In your third trimester (28 weeks through the end of your pregnancy), you’ll most likely have a checkup every two weeks from 28 to 36 weeks, then switch to once-a-week visits until you deliver.
As you and your healthcare practitioner get to know each other better and as your due date draws near, you can expect a mix of regular physical exams, late-pregnancy tests, and discussions about the coming birth. Here are some of the things your caregiver will do at these appointments.
Not in the right place? See our other articles on prenatal visits:
- What to expect at your prenatal visits
- Your first prenatal visit
- Second-trimester prenatal visits
Ask how you’re feeling
As before, your caregiver will probably start your visit by asking how you’re doing, following up on any issues raised at your last appointment, and reviewing the results of any tests you’ve had since then. She’ll ask whether you’ve had any contractions, swelling, headaches, or have any other concerns.
Whether or not she asks, let your practitioner know about any symptoms you’re having, even if they seem like the usual fatigue, moodiness, or aches and pains. Don’t be put off by a too-busy-to-talk feeling: Your practitioner may see dozens of patients a day, but your pregnancy is still the most important thing in the world to you.
Question you about your baby’s movement
Your practitioner will ask how much you’re feeling your baby move and remind you to call at any time if your baby seems less active than usual. She’ll advise you to pay attention to your baby’s movements and may ask you to start counting your baby’s movements for a set period of time each day.
Do a physical exam
As in the second trimester, you’ll be weighed and your blood pressure will be taken. You may be asked to give a urine sample to check for signs of preeclampsia, urinary tract infections, and other problems. Your ankles, hands, and face will be checked for swelling, which can be a sign of preeclampsia.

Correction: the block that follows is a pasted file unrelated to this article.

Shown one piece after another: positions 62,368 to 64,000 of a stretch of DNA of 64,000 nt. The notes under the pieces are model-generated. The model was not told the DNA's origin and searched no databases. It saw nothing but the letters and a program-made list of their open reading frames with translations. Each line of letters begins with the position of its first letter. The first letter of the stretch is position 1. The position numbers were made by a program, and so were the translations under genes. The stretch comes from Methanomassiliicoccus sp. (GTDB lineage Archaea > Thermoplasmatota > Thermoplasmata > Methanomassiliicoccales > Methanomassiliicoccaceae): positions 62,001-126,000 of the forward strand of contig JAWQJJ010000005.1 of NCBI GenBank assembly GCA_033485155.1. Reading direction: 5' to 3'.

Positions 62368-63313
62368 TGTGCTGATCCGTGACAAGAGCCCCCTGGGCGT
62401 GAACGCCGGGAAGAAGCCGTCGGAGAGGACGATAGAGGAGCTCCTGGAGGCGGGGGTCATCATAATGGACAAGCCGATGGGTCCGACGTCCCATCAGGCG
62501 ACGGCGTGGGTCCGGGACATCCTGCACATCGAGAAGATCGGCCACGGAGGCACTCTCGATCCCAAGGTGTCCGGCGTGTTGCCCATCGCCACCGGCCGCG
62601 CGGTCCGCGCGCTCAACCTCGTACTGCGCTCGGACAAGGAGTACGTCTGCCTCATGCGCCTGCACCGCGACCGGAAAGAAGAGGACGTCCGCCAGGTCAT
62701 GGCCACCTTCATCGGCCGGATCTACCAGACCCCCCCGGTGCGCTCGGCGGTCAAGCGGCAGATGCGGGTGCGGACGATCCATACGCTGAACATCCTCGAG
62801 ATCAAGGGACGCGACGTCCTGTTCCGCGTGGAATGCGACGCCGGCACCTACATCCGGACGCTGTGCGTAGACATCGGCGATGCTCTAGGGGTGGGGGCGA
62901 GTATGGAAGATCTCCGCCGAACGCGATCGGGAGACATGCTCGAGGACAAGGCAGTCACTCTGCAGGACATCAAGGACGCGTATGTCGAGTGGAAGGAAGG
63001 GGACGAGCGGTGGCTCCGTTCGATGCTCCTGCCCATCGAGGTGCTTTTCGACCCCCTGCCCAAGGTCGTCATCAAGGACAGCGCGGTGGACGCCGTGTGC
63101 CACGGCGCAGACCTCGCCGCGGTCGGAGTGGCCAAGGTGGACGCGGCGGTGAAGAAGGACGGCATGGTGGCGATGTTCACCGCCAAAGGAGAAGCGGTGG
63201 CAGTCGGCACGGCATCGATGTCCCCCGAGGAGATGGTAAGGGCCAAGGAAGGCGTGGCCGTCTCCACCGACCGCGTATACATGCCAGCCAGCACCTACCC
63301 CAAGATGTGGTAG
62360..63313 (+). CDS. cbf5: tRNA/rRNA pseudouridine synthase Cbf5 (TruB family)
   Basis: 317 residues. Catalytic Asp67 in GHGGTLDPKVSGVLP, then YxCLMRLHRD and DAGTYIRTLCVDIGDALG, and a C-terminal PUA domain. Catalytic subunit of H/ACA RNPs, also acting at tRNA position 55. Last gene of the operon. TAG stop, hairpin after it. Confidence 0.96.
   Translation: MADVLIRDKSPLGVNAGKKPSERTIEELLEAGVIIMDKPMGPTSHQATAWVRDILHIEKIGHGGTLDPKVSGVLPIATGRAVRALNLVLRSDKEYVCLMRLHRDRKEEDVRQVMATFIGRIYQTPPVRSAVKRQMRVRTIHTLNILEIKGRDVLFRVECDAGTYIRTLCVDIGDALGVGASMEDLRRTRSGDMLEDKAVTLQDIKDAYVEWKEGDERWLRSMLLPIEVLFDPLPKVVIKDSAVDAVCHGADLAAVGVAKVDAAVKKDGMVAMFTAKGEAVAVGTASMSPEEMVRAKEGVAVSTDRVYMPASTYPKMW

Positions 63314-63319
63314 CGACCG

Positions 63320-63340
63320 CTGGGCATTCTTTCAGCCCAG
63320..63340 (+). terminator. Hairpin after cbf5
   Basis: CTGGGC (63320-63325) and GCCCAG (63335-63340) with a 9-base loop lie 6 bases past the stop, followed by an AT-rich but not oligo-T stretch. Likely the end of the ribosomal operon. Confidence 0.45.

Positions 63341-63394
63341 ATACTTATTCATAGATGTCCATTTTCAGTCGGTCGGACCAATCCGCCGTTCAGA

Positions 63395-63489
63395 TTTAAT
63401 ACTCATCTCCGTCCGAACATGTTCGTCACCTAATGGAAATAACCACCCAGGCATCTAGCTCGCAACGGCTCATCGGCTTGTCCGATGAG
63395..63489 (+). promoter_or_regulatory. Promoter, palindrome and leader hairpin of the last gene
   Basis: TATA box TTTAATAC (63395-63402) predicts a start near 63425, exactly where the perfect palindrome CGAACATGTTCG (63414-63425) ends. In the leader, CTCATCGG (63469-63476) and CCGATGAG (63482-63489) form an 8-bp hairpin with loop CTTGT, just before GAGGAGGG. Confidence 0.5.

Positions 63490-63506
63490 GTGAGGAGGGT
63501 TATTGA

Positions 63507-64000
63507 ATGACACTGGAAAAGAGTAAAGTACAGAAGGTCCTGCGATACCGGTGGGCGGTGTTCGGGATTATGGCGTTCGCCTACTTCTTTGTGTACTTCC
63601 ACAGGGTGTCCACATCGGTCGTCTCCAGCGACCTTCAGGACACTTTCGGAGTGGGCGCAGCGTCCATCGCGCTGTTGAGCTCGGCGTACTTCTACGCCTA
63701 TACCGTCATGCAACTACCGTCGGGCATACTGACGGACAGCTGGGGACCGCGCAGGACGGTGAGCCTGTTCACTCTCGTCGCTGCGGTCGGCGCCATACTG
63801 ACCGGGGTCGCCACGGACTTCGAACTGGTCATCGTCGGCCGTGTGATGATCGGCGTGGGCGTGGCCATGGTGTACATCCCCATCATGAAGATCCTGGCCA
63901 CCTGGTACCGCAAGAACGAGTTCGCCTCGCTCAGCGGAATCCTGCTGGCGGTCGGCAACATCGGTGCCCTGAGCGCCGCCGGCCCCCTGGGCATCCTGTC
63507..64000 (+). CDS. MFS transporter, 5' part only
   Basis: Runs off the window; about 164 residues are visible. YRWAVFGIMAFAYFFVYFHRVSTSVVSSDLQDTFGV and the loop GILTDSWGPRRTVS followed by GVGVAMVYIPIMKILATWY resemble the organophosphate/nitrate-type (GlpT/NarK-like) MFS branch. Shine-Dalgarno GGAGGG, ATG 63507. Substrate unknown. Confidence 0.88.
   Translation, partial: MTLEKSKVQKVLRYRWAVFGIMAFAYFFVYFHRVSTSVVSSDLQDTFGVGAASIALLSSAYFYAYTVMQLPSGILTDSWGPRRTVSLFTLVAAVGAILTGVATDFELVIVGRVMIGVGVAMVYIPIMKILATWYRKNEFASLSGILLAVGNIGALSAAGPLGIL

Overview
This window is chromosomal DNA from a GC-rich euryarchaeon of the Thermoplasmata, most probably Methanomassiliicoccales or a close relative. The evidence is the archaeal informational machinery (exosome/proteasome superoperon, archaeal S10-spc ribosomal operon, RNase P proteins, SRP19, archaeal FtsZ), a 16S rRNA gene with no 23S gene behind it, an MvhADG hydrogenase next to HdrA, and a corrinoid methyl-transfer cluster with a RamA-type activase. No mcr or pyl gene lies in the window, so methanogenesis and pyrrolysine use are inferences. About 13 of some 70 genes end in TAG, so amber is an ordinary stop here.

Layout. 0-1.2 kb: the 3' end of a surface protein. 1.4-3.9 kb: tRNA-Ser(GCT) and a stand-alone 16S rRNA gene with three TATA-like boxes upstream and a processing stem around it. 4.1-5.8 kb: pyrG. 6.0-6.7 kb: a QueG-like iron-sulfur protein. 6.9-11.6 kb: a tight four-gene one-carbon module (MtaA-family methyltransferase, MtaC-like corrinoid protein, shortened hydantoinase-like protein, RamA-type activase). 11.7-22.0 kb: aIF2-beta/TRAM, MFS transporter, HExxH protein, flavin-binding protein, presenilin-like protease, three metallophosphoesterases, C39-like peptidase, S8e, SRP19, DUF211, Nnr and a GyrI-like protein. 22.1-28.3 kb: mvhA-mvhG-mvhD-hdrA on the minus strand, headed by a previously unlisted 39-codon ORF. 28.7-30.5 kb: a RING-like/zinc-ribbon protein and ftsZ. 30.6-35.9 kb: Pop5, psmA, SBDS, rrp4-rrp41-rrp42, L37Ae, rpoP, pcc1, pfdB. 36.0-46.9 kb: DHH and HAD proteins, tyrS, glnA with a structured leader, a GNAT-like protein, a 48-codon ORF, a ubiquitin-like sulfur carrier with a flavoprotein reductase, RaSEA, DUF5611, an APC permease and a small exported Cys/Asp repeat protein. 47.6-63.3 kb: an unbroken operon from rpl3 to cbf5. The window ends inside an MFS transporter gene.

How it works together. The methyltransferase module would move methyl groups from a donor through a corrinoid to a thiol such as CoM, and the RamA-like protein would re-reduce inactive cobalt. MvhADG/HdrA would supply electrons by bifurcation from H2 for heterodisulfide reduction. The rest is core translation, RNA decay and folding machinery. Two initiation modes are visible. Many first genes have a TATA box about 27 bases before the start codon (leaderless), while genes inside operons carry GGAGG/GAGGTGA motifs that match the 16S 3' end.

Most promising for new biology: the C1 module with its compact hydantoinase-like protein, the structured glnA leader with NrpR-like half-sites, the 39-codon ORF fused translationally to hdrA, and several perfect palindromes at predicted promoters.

Your practitioner will check your baby’s heartbeat and feel your belly to estimate your baby’s size. She’ll also measure the distance between your pubic bone and the top of your uterus (this is called your fundal height) and compare it to your baby’s gestational age – as well as to the measurement from your previous visit – to make sure your baby’s growth rate seems normal. If he seems either too big or too small, you’ll likely have an ultrasound to evaluate his growth and to check your amniotic fluid levels.
Your practitioner will probably be able to tell whether your baby is in the head-down position or breech (bottom down). At 36 weeks or so, if she thinks the baby is breech (or can’t tell for sure), she’ll order an ultrasound to confirm her findings. If he is, you may be offered a procedure called an external cephalic version to try to turn the baby.
You probably won’t have routine pelvic exams at your prenatal visits, even in the third trimester. Many practitioners don’t do them unless they have a specific concern, such as preterm labor or to double check your baby’s position (if you’re nearing your due date and his position isn’t clear from the abdominal exam).
But if you’re past your due date, your practitioner will probably check your cervix to see if it’s softening, effacing (thinning out), and dilating (opening). This may help her decide if and when to induce labor.
She may also try to determine whether your baby has “dropped” – that is, moved down into your pelvic cavity in preparation for birth. If his head is quite low, it can be hard for your practitioner to feel it abdominally. She will probably be able to easily tell with a vaginal exam, though.
If your caregiver doesn’t routinely do vaginal exams but you’re near your due date and eager to know what’s happening, you can certainly ask for one. (If you do have a pelvic exam late in pregnancy, you might have a little spotting afterward.)
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